Sasha Bikoff’s creative launching pad is more plotline than mood board. “I’m driven by narrative,” shares the New York-based designer. “I love the drama and storytelling behind design and tend to approach all my projects like going on a journey.”
This particular journey began the first time Bikoff entered the apartment her clients had purchased in the then-newly constructed, Zaha Hadid-designed building overlooking the High Line. The Iraqi-British architect’s signature curves and unconventional, contemporary flourishes were fueled the designer’s theatrical approach. “It’s a very eccentric, out-there building unlike anything else in Manhattan,” she says. “The immediate story that came to mind was that we were in outer space, and I began to imagine what kinds of shapes and textures might exist if we lived on Mars, in the future.”
The homeowners—who are “very fashion-forward, bold and risk-taking people,” notes Bikoff—proved a perfect match for her flights of fancy. The wife, according to the designer, loves to make a statement “from her shoes to her interiors,” and her husband likewise “sees the joy and beauty that goes along with making a splash.” Both enthusiastically embraced a space odyssey vision, giving her full leeway in responding to Hadid’s otherworldly architecture. “This was the best kind of project—a blank slate in a beautiful, new building with no construction worries,” notes Bikoff. “I was able to fast-forward to the fun stuff.”
Fun stuff commences in the foyer, where the designer evoked a sense of sky with blue metallic wallpaper that shimmers toward silver, “as if you’re entering Earth’s atmosphere and looking down,” she explains. Leading off the entry, the classic gray and silver palette of the open living-dining area lends “an icy cold, man-on-the moon effect,” grounded by an enormous Disco Dots carpet (inspired by Pierre Cardin and other titans of Space Age style) from Bikoff’s rug collection. Furniture throughout is collectible design, from Francesco Binfaré’s lunar landscape-like On the Rocks sofa to the Campana Brothers’ rope Vermelha chairs.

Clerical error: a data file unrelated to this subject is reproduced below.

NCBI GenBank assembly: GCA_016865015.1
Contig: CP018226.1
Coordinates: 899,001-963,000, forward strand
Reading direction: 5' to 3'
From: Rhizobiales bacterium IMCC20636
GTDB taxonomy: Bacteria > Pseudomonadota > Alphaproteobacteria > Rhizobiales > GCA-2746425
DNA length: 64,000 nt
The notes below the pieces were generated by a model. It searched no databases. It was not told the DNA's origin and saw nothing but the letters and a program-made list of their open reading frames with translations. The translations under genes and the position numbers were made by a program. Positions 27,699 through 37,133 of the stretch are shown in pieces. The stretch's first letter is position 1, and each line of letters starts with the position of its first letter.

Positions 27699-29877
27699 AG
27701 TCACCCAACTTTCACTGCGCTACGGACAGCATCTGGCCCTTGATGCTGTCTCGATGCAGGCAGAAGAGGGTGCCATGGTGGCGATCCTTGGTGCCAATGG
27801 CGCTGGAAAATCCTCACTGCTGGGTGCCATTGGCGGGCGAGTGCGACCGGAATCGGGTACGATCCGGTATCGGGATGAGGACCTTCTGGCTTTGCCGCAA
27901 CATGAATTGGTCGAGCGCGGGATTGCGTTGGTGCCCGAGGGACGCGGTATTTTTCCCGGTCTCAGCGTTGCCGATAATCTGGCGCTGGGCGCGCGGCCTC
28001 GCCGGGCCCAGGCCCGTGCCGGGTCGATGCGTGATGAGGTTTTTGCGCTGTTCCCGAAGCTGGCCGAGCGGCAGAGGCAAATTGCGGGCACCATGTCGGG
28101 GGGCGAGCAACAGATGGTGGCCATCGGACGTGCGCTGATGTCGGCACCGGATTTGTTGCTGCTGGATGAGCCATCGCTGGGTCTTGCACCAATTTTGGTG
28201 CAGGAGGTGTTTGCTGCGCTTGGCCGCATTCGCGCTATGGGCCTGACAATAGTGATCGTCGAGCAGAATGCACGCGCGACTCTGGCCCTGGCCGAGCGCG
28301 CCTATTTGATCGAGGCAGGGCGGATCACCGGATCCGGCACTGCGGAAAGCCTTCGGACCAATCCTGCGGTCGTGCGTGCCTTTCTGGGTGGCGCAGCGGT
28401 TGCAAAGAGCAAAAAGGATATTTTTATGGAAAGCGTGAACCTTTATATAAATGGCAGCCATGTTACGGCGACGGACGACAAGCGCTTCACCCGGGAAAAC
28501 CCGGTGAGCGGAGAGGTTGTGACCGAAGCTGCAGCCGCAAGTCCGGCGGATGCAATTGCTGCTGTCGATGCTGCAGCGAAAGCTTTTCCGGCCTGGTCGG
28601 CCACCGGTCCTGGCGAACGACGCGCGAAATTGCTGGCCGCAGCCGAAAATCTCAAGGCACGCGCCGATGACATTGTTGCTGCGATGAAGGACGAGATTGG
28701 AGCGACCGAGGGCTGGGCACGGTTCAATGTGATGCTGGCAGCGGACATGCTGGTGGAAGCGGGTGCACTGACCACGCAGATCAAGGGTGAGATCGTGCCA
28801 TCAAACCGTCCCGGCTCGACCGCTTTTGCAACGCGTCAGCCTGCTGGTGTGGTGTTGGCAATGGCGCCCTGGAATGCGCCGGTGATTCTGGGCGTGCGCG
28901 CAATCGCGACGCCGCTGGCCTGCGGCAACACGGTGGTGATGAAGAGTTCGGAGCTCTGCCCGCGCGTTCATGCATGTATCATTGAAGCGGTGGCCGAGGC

Galactic tropes continue in the dining zone as well, with its charred-edge table and oxblood red velvet chairs, or “puffy marshmallow UFOs,” as the designer puts it. In the as-delivered kitchen, she ornamented Hadid’s molten cabinetry concept with a constellation-like fixture over the island, extending a sense of sculptural simplicity to the adjacent breakfast nook. There, a circular table surrounded by translucent resin chairs mirrors an enormous window. “It is such a unique architectural element, so we wanted to keep the space airy and not detract from the views,” Bikoff recalls. Adding an earthly element to the milieu, a rug composed of overlapping hides provides a cozy underlay.
Arguably, the designer’s out-of-this-world narrative reaches its fever pitch in the private spaces, where bold details are made soothing thanks to her precise attention to contour, texture and scale. The primary bedroom is a galaxy unto itself, with a deep-toned wallpaper “that really does look like you’re on Mars—maybe even Mars on fire,” she says. Bronze-and-walnut side nightstands topped with smoked quartz lamps and a high-gloss caramel ceiling treatment keep the planetary bedroom vibe cozy—like you’re sleeping in a swanky Martian cave, Bikoff posits.
Enveloped in a glossy gumball lacquer, the guest room is admittedly her favorite. “It reminds me of a futuristic J. Lo in her pink Juicy Couture sweatsuit,” says the designer, pointing to the fuzzy bed (“the cutest monster ever,” she quips), dressed in perfectly rumpled silk sheets. A host of playful lighting fixtures reflect off the rock candy walls and crackled mirror nightstands, underscoring the peacefully prismatic spirit that distinguishes the residence in full.
Hadid passed away unexpectedly during the construction of the iconic building, making the opportunity to add her own storyline to the architect’s oeuvre even more meaningful for Bikoff. “Zaha has been such a huge inspiration to me. She created an elegance and lightness that are contemporary without being cold,” says the designer. “I felt a real connection to that, and it made this project so exciting.”